Monday, September 2, 2013

Legislators respond . . .

In this earlier post , I shared the struggle that a team of legislators was having reaching agreement on a mandated response to the State Supreme Court ruling in the McCleary case.  In this Crosscut piece we learn that they met the deadline by leaving out components that  the other party found troubling.  The result was a report that simply reviewed how the session put about $1 billion into public education.

Republicans and Democrats always agreed on the basic facts and figures. But their work on the report stalled last week as they argued over how to put those figures into context to the Supreme Court. Also last week, the committee's four Democrats proposed asking the Supreme Court to clarify what the overall fix-it plan should generally look like and to define what "progress" means as the Legislature tackles interim steps on a long-term fix. The Democrats also wanted to ask for guidance on how teachers' salaries fit in the constitutional picture.
The questions were ultimately left out of the report.

Superintendent Dorn responded to the filing with a short press release calling the legislator's 2013 actions "incomplete."

On Tuesday, the state Legislature submitted a report to the state Supreme Court about their progress to fully fund basic education by 2018. I grade their efforts as “incomplete.”
During the 2013 legislative session, I said – repeatedly – that to get our state on the path to fully funding education by 2018, the Legislature should add $4 billion to education spending in the 2013-15 biennium. And at the minimum, a $1.4 billion increase would be a very small deposit.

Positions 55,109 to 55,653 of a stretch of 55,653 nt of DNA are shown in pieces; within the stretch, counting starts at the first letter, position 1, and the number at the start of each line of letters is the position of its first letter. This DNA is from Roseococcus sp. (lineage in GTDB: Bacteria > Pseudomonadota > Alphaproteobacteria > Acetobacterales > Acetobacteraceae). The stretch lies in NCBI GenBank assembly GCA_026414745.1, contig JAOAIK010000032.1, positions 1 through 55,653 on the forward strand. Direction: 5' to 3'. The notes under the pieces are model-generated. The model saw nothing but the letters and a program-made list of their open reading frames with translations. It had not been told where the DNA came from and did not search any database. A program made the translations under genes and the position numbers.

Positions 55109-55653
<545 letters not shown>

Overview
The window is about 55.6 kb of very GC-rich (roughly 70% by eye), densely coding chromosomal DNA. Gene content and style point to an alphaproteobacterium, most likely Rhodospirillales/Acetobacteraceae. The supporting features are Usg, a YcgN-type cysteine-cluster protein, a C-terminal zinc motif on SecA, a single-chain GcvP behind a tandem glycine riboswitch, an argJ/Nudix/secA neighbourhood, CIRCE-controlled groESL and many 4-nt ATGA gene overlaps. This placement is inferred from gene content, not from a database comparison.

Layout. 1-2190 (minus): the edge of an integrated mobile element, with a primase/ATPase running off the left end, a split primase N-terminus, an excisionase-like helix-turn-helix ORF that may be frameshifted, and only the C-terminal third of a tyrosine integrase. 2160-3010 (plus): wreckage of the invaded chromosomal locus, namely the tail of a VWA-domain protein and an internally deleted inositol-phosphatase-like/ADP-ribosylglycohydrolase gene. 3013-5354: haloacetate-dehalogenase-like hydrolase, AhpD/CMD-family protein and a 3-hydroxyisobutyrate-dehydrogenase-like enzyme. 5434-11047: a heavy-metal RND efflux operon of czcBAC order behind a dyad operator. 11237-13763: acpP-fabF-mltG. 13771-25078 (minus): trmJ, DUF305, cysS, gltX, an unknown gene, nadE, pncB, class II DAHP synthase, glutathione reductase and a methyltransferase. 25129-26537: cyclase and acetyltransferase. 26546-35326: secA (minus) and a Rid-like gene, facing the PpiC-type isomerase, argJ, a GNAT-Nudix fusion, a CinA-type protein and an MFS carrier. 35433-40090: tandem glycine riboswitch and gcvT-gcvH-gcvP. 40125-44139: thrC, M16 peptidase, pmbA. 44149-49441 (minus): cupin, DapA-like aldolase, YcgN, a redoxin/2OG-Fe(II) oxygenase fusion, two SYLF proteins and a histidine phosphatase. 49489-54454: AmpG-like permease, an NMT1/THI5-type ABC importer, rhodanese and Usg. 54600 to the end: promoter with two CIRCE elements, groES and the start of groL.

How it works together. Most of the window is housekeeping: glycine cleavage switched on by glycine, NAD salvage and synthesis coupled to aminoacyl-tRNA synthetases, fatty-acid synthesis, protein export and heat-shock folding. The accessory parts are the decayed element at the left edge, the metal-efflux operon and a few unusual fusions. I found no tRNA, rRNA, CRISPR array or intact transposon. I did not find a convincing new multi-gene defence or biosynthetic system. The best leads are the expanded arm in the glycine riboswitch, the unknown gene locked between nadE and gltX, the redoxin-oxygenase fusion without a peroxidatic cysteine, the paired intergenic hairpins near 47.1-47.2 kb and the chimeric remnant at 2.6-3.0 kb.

The Legislature fell short: They chose to increase the education budget by less than $1 billion.

Tom Ahearne, lead attorney for the coalition that won the case, believes the actions taken by the 2013 legislature did not go far enough as seen in this The Columbian report about the Court response.

"I think they are doing what they think they can get away with," said attorney Tom Ahearne. "The court is going to have to decide if we are just going to sit back and do nothing or are we going to be vigilant and make sure the constitution is enforced.

What really matters is how the Court responds to the decisions made in the 2013 session.  Are they making adequate progress to full funding as mandated by the court?  The Court's answer to that question will set the stage for the 2014 session and influence future funding of our learning journey.

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